Thursday, November 1, 2007

Cheers & Jeers

I'm sure you've all heard of the very popular Cheers and Jeers section of the TV Guide. For those of you who don't know, this section of the TV Guide is written by Bruce Fretts. It reviews all of the bad (jeers) and the good (cheers) of that week's TV shows. There were recently a couple of interesting jeers that I thought I should share.

  • Jeers to The Hills- "for a lackluster episode." Frett thought that this week's episode dedicated too much of its time to Whitney and Lauren's "boring" job at Teen Vogue and the argument between Heidi's fiance Spencer and Launren's ex Brody. Frett ends it by saying "What good is a guilty pleasure if you don't feel bad about yourself after consuming it?"
  • Jeers to NBC's Phenomenon- "They should have called it fiasco," Frett wrote. He thought the mentalists on teh show performed stunts that were just too underwhelming that the audience didn't even know when to applaud.

I didn't get a chance to watch Phenomenon yet, but I'm surprised that it's been getting bad reviews. It seemed like a very good idea for a new reality show. I guess they just couldn't pull it off. I'll have to watch it and find out for myself.

Tuesday, October 30, 2007

Without editors, it would all be a mess

I thought I would share something that I've read in various articles and something I realize a lot of you probably don't know. Reality TV shows start off as hours and hours of tape that don't make any sense. It's the editors job to take all this raw material, all this "mishmash" and make it into something, presumably a story line. "They make good guys and bad guys. They manipulate the audience in who's doing what to whom by the simple juxtaposition of images," TV director Mike Garris pointed out in an article on In this case, the editors actually become the producers. They become the storytellers and they have way more of a say in the show then on a regular sitcom. "You have producers putting ideas in the minds of would-be celebrities, then you have them attempt to act, with greater or lesser success -- and then it's left for the editors to sort it all out," Garris said. Basically, the editors' job is to make sense of it all. So, in the end reality becomes less than real and "unscripted" becomes less apparent.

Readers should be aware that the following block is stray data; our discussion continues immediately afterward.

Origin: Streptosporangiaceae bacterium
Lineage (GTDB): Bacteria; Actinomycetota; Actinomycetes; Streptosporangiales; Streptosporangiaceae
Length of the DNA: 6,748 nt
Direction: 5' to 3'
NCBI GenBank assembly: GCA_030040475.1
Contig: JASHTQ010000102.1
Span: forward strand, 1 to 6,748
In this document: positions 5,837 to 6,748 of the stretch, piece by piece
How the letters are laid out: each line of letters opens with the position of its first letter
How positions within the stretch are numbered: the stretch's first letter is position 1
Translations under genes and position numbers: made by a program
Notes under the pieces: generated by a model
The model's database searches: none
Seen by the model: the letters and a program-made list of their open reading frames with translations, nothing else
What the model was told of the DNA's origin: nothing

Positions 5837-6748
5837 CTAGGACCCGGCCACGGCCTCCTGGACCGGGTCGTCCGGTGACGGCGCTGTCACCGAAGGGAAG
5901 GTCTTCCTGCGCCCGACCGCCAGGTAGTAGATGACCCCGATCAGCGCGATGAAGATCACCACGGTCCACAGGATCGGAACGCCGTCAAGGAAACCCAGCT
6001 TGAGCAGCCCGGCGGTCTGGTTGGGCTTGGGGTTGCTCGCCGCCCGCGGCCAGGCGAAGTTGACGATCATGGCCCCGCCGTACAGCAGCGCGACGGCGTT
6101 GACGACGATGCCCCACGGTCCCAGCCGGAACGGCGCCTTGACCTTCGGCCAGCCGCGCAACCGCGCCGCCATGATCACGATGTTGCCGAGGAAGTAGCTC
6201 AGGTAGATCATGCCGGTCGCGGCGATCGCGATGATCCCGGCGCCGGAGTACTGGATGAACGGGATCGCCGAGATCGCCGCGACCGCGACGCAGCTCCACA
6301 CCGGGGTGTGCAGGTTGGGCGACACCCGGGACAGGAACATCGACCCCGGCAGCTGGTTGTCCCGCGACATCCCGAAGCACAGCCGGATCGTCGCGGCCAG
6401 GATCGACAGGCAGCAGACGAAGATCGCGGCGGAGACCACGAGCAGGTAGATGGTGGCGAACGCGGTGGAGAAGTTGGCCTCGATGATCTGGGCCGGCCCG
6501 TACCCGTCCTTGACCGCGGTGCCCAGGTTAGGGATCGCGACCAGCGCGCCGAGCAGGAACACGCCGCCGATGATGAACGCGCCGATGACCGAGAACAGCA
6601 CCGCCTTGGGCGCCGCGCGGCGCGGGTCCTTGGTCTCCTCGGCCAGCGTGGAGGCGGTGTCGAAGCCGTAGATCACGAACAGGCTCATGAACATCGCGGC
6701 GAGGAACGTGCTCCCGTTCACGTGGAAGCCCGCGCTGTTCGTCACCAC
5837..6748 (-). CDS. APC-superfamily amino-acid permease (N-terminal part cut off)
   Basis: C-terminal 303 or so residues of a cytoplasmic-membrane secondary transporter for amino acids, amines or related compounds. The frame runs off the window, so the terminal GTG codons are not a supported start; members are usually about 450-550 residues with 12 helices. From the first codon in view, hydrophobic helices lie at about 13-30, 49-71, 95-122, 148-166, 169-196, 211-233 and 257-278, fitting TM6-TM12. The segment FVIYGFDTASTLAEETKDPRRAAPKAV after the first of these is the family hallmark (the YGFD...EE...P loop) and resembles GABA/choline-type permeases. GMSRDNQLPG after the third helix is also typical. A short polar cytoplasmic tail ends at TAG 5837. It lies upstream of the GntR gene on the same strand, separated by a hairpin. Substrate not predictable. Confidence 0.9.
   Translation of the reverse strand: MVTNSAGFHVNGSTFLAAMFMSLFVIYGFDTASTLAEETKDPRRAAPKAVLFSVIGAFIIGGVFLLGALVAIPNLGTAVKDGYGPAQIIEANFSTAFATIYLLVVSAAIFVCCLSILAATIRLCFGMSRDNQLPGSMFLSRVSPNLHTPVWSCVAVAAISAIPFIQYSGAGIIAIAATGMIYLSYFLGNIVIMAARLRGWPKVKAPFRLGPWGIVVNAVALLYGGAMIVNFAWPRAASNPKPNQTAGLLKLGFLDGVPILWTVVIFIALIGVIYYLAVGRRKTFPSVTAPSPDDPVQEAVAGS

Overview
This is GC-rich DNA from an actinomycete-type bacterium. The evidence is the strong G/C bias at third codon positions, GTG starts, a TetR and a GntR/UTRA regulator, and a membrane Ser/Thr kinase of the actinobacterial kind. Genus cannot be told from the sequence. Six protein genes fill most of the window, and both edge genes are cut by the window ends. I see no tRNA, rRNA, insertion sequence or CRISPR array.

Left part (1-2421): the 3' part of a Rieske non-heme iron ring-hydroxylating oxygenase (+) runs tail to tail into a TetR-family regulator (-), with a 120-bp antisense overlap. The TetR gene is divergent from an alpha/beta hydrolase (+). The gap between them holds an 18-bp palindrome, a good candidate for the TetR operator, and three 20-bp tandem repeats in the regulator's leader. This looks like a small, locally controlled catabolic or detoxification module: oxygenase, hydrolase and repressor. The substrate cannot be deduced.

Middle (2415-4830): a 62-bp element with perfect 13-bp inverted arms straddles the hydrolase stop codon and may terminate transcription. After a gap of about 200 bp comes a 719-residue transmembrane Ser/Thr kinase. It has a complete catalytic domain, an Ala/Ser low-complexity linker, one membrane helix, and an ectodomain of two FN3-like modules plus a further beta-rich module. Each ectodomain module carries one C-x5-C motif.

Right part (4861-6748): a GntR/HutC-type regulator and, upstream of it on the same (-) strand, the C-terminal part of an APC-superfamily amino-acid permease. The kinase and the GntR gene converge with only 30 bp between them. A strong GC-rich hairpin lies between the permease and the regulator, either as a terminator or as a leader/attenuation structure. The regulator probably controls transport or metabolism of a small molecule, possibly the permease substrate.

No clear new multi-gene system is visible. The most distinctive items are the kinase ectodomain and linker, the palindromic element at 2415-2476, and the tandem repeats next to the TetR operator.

Monday, October 29, 2007

Lohan Family Goes Reality

According to People Magazine, Dina Lohan, Lindsay Lohan's mom, will produce a new reality show on E! starring the Lohan family (not including Lindsay). "There are so many misconceptions about me and my family," said Dina. "I'm setting the record straight." The show, which is untitled as of now, is scheduled to shoot in and around New York City. It will star Dina and her two children- 14-year-old Ali and 11-year-old Cody. The series will focus on Ali's singing and acting career as well as her mom's role as manager. "It's about empowering women to be successful single mothers. About being in the limelight without compromising motherhood," Dina told People. "It's about what I do, how you can be successful, and be a single mom and fulfilling your kids' dreams. Working is my sole source of income." Other performers, besides Ali, will also be featured in the E! series. "It won't just be following my family around like other shows," Dina added. "It'll show me cultivating careers, going to soccer practice. I'm a big supporter of domestic violence charities, so they'll show that. Then they'll show Cody at soccer practice. Ali going to school and in the studio. It'll encompass everything. You'll see me having five business meetings in the city." Dina will serve as the show's executive producer. She said that Lindsay may make an appearance on the show, but it would only be a cameo.

If you ask me, I'd much rather see Lindsay on the show. Much more interesting. Right now, it sounds borrrrringgg, but I'll just have to watch it and find out. Until next time..

Sunday, October 28, 2007

Extreme Makeover: Home Edition

I feel like I haven't written much about Extreme Makeover: Home Edition and I thought this article I read was really interesting. The show will reach its 100th episode in November. For anyone who doesn't know, the show demolishes and rebuilds homes for people who have faced some kind of hardship. According to the executive producer of the show, Denise Cramsay, decisions for choosing the families for the show are based on two criteria. “I break it down to desperation and deserving. We are looking for families who need a new home and are unable to get that home for themselves, either because of financial reasons, disease or tragedy,” she told the Orlando Sentinel. “There has to be some level of give-back to the community. If I’m going to go to the community, I have to be able to say, ‘The family has done so much for you.'" She added, “More often than not, we find our families through nominations from communities, schools, churches, social workers, government agencies. It can never hurt to call attention to another’s problem and try to get them help."

Tonight's episode will feature a family that has lived without heat, water and electricity on an Indian Reservation. They will have their home rebuilt with modern "green" amenities. The show is aired on ABC at 8.